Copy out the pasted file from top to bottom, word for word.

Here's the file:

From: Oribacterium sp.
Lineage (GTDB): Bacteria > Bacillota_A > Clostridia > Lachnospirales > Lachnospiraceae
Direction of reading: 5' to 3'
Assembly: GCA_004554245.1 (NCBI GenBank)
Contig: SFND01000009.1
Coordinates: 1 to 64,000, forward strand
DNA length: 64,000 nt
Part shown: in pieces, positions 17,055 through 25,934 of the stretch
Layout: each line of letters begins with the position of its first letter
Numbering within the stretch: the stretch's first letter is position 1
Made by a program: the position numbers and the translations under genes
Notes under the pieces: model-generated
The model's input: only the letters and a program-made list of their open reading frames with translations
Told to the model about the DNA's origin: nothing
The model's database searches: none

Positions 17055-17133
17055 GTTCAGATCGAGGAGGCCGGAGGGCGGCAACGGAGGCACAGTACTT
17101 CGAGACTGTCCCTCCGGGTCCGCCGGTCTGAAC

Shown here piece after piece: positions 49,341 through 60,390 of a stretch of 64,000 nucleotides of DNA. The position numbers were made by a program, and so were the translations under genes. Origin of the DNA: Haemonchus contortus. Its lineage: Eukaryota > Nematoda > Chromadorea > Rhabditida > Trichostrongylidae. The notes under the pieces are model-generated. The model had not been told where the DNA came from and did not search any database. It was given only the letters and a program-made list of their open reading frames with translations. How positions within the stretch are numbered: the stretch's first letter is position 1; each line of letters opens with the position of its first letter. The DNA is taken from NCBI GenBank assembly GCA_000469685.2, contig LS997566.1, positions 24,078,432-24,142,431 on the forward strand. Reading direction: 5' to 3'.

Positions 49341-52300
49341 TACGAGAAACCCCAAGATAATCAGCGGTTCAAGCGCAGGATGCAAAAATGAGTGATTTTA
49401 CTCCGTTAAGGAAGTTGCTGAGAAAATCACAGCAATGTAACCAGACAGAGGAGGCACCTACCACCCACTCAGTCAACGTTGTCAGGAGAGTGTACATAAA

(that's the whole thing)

From: Oribacterium sp.
Lineage (GTDB): Bacteria > Bacillota_A > Clostridia > Lachnospirales > Lachnospiraceae
Direction of reading: 5' to 3'
Assembly: GCA_004554245.1 (NCBI GenBank)
Contig: SFND01000009.1
Coordinates: 1 to 64,000, forward strand
DNA length: 64,000 nt
Part shown: in pieces, positions 17,055 through 25,934 of the stretch
Layout: each line of letters begins with the position of its first letter
Numbering within the stretch: the stretch's first letter is position 1
Made by a program: the position numbers and the translations under genes
Notes under the pieces: model-generated
The model's input: only the letters and a program-made list of their open reading frames with translations
Told to the model about the DNA's origin: nothing
The model's database searches: none

Positions 17055-17133
17055 GTTCAGATCGAGGAGGCCGGAGGGCGGCAACGGAGGCACAGTACTT
17101 CGAGACTGTCCCTCCGGGTCCGCCGGTCTGAAC

Shown here piece after piece: positions 49,341 through 60,390 of a stretch of 64,000 nucleotides of DNA. The position numbers were made by a program, and so were the translations under genes. Origin of the DNA: Haemonchus contortus. Its lineage: Eukaryota > Nematoda > Chromadorea > Rhabditida > Trichostrongylidae. The notes under the pieces are model-generated. The model had not been told where the DNA came from and did not search any database. It was given only the letters and a program-made list of their open reading frames with translations. How positions within the stretch are numbered: the stretch's first letter is position 1; each line of letters opens with the position of its first letter. The DNA is taken from NCBI GenBank assembly GCA_000469685.2, contig LS997566.1, positions 24,078,432-24,142,431 on the forward strand. Reading direction: 5' to 3'.

Positions 49341-52300
49341 TACGAGAAACCCCAAGATAATCAGCGGTTCAAGCGCAGGATGCAAAAATGAGTGATTTTA
49401 CTCCGTTAAGGAAGTTGCTGAGAAAATCACAGCAATGTAACCAGACAGAGGAGGCACCTACCACCCACTCAGTCAACGTTGTCAGGAGAGTGTACATAAA